CNCC programs offer gateway to GED, higher education
Craig — Doors are opening for students looking to further their educations, whether it be to obtain a GED diploma or to prepare for college-level courses.
Colorado Northwestern Community College has launched into the new school year with fresh faces and new ideas behind its adult basic education and developmental education programs. Once both a part of the Adult Learning Assistance Program, the now separate programs have two new directors at the helm, in part thanks to grants the college received at the end of last year.
The first change implemented by Director of Developmental Education Denise Perdue was the rechristening of the ALAP Center on the Craig campus as the Gateway Center, a name that can now be found in Rangely as well.
“It’s no longer a place that describes where you are; we promote where you’re going and where you want to be,” Perdue said. “It’s not just stopping here and then you’re done, the door’s open still for you to keep moving.”
Working in tandem with Perdue is Director of Adult Basic Education Melissa Dowd, whose main focus is recruiting and helping students to obtain their GED diploma, as well as launching a new English as a Second Language program.
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The GED program derives funding from a three-year, renewable Adult Education and Family Literacy grant, administered by the Colorado Department of Education. Besides providing for software and other basic framework, grant money can also be used to help students to address obstacles that may keep them from pursuing their education, such as transportation to and from the campus or even childcare.
“The program takes them where they are,” Dean of Instruction Donna Theimer said. “It’s an open door policy and anyone can enroll if they want to.”
The community-based education program also draws on community partners to create a full network of support services for students. Not only can students be referred to the college by local organizations — including the Community Budget Center, Love INC, the Workforce Center, United Way’s Bridges Out of Poverty, Mind Springs Health and Moffat County Social Services, Probation or Vocational Rehabilitation — but they can also be referred to those programs if they’re struggling to meet a certain need.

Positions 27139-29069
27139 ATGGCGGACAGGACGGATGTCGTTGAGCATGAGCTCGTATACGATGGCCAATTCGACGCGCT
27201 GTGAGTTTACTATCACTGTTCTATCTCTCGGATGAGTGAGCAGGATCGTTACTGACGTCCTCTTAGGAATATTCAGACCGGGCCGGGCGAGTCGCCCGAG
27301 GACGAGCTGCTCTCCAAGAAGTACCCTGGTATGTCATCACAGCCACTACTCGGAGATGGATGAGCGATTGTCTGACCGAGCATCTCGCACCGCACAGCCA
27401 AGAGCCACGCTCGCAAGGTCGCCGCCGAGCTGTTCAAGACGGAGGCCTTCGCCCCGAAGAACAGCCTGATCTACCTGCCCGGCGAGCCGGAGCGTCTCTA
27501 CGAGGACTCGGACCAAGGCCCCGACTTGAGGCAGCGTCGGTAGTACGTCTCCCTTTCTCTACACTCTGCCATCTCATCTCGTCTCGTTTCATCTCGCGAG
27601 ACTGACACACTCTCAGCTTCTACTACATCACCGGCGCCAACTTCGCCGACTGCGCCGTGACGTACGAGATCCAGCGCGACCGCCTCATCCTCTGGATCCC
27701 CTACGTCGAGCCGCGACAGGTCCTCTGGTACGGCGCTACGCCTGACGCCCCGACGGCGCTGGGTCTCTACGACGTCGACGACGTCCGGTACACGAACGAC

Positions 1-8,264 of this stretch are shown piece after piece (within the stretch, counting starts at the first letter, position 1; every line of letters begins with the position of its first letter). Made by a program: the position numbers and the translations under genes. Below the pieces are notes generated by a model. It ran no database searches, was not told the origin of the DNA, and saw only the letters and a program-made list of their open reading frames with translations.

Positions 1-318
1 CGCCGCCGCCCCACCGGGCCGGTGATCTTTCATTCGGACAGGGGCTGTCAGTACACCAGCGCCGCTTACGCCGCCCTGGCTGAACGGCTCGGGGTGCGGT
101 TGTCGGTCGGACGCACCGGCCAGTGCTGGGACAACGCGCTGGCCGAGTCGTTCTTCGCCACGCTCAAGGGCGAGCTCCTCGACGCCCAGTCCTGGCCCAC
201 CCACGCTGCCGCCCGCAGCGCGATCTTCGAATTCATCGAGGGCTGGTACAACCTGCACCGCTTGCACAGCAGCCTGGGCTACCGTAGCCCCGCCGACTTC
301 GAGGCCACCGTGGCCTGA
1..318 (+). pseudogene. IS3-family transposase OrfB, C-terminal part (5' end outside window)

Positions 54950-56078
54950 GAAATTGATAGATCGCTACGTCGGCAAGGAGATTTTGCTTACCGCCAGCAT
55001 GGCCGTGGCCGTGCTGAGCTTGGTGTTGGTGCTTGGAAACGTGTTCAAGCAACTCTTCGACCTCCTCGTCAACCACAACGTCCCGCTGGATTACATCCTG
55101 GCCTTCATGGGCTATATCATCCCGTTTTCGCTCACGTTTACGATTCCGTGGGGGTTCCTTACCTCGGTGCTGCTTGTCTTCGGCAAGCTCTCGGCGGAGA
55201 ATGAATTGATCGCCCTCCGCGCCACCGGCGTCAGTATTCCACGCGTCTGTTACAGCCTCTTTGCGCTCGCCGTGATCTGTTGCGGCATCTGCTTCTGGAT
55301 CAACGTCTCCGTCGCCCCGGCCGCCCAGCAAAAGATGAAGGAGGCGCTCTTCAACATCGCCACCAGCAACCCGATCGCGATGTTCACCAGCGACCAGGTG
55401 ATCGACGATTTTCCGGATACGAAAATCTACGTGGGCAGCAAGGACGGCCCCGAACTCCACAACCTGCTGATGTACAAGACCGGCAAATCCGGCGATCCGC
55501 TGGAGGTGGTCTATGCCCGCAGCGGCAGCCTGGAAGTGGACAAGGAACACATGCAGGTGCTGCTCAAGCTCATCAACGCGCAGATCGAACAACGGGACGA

Ultimately, the goal is to help under-educated and under-resourced students take a step forward in their lives.
“We really want to transcend the GED,” Dowd said. “That’s just a step in the goal to help these individuals become better employed… to give them that pathway to a better career.”
Nineteen-year-old Robert Woodward, who moved to Craig in March to be with his parents, spends a few hours a day about four days per week working his way through the computer-based program.
“I really needed this so I could progress in life,” Woodward said. “You’re not going to feel like people are judging you and looking down on you, everybody’s really helpful, they want to help you.”
While Dowd’s focus is largely helping people attain a basic education to become more workforce-ready, Perdue works to steer students in the developmental education program towards pursuing a college degree.
The program is structured more like college classes, with 15-week courses currently offered in basic math and English to not only get students up to speed, but to get them how to think on a college level.
“How do you think about whatever comes before you, how do you interpret that new knowledge, how do you interpret what you’ve known and what are you going to do with it now?” Perdue asked.
Whereas some students used to have to complete up to two years of developmental education before they were ready for college courses, both Theimer and Perdue are working to speed up the process.
“The intention is to get them into classes in as short amount of time as possible,” Theimer said. “We have to make sure they’re ready for college but we don’t have to spend forever for them to get there.”
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